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of states, where the apportionment is made among countiesbut a state legislature possesses the power of enlarging or reducing counties, and of adding two or more together, whereas the United States have no power to alter the boundaries of a state, although they may give their assent to an alteration by the state itself. The enumeration, at stated intervals, as required by the Constitution is, like many other parts of it, deserving of praise both for its wisdom and its novelty. It is not to be found in the Constitution of any of the European governments, and if occasionally practised, it is not obligatory on them to continue it.

The census of Rome was directed by a law passed three hundred years after the commencement of the state-was occasionally intermitted, and finally abolished; but the institution itself was rather of a military than a representative character.

By conforming the representation to the actual number of citizens, as it is ascertained from time to time, the evils experienced in the country, to which, on account of its bearing the greatest resemblance to our civil polity, we so frequently allude, are avoided. The decline of population in some parts of England, and its increase in others, have produced the utmost inequality in the formation of their house of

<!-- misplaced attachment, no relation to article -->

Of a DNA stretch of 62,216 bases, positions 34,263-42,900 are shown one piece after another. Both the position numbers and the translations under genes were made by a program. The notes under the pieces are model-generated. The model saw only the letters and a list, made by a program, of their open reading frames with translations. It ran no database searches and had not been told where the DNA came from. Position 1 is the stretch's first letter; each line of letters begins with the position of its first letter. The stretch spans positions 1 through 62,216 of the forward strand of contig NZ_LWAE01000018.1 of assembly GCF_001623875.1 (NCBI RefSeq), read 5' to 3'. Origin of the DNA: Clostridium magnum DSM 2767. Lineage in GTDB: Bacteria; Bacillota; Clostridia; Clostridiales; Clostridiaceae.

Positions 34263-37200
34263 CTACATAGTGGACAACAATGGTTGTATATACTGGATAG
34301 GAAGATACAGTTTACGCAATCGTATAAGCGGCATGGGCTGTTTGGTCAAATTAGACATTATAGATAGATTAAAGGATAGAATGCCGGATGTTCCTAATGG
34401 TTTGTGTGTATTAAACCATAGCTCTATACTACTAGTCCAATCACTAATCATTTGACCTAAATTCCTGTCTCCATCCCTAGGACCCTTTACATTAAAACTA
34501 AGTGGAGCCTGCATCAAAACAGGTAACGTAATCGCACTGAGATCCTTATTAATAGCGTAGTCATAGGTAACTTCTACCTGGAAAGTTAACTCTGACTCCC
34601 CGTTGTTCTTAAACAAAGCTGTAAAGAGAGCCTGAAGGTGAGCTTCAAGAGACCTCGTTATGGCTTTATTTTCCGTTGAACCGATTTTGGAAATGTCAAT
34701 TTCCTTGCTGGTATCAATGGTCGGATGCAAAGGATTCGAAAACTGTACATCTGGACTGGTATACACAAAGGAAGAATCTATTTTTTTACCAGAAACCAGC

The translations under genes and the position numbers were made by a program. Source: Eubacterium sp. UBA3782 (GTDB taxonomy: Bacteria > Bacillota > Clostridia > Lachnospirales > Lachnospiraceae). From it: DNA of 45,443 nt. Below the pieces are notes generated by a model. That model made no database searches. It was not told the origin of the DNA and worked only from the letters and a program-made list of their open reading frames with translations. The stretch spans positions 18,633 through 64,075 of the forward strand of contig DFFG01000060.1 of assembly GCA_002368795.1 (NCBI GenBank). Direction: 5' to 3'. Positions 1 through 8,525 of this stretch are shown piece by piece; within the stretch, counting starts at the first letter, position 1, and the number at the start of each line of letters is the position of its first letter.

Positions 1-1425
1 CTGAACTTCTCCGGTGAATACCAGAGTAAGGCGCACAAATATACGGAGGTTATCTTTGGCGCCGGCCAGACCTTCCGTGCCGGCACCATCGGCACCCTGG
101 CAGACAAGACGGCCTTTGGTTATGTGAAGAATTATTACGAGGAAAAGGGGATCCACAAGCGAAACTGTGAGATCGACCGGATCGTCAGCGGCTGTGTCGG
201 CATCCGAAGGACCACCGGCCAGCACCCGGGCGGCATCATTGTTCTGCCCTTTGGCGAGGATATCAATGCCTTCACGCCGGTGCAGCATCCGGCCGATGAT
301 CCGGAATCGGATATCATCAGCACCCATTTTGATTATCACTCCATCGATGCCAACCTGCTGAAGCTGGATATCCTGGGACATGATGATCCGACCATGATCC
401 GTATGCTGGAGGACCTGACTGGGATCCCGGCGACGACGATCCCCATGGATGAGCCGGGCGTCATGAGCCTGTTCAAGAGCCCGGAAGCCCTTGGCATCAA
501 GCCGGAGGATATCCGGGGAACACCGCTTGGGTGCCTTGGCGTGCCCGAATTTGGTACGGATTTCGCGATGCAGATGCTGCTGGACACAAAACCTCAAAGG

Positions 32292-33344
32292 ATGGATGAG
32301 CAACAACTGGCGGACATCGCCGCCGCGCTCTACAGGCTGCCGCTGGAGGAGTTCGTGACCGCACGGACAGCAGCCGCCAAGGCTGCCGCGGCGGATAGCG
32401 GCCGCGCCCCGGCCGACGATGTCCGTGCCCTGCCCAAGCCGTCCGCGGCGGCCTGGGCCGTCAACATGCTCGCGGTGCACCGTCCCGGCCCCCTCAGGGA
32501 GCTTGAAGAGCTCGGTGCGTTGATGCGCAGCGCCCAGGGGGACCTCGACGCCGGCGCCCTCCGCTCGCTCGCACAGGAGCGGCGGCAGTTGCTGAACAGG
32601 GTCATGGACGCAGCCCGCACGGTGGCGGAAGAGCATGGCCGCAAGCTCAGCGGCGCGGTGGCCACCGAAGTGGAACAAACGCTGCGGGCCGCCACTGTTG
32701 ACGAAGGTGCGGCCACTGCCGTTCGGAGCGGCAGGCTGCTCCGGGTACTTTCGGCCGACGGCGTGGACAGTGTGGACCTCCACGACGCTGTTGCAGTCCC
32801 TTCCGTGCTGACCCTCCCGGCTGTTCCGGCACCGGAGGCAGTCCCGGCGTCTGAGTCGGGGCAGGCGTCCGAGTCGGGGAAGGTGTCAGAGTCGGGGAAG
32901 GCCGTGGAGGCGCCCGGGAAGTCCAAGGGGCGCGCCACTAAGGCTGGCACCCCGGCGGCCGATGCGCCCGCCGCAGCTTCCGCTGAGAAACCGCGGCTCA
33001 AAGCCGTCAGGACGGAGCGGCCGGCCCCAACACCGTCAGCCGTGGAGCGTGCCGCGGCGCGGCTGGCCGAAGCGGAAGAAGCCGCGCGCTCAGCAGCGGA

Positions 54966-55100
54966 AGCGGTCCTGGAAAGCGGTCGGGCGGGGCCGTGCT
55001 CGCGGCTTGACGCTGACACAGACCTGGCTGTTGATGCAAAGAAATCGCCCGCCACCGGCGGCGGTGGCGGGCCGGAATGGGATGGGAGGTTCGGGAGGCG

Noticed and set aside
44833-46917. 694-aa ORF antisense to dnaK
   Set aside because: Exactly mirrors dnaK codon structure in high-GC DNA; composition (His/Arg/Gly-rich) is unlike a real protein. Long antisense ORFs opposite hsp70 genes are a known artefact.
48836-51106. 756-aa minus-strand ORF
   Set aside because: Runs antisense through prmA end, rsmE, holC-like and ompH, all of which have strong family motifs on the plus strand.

London, which contains about one-seventh of the inhabitants of England, is entitled to send four members to parliament. The inconsiderable united borough of. Weymouth and Melcombe Regis, containing seventeen hundred inhabitants, sends the same number. Manchester and Birmingham, two very populous towns, have no representatives, while the small deserted borough of Old Sarum, without a house or an inhabitant, is the vehicle through which two members obtain their seats; the largest county in the kingdom sends only two.


Thus a rigid adherence to an ancient system of representation, which may perhaps have been not unsound at the time it was formed, is now productive of the grossest abuses. The name, the tegument are preserved, when the substance that ought to be enclosed, is almost entirely gone.

The beneficial effects of our system will appear by referring to the following tabular view, in which the increase of general population may be deduced from the increased number of representatives from most of the states.


Number of Representatives.


1789. 1791. 1803. 1813. 1823.

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New Hampshire
Rhode Island
New York
New Jersey
North Carolina
South Carolina
Kentucky, (separated from Virginia

in 1791)
Vermont, from (New Hampshire and
New York, 1791)
Tennessee, (from North Carolina, 2
Ohio, (from a territory, 1802)
Louisiana, (from a territory, 1812)
Indiana, (from a territory, 1816)
Mississippi, (from a territory, 1817)
Illinois, (from a territory, 1818)
Alabama, (from a territory, 1821)
Missouri, (from a territory, 1822)
Maine, (from Massachusetts, 1822)

Territories sending Delegates.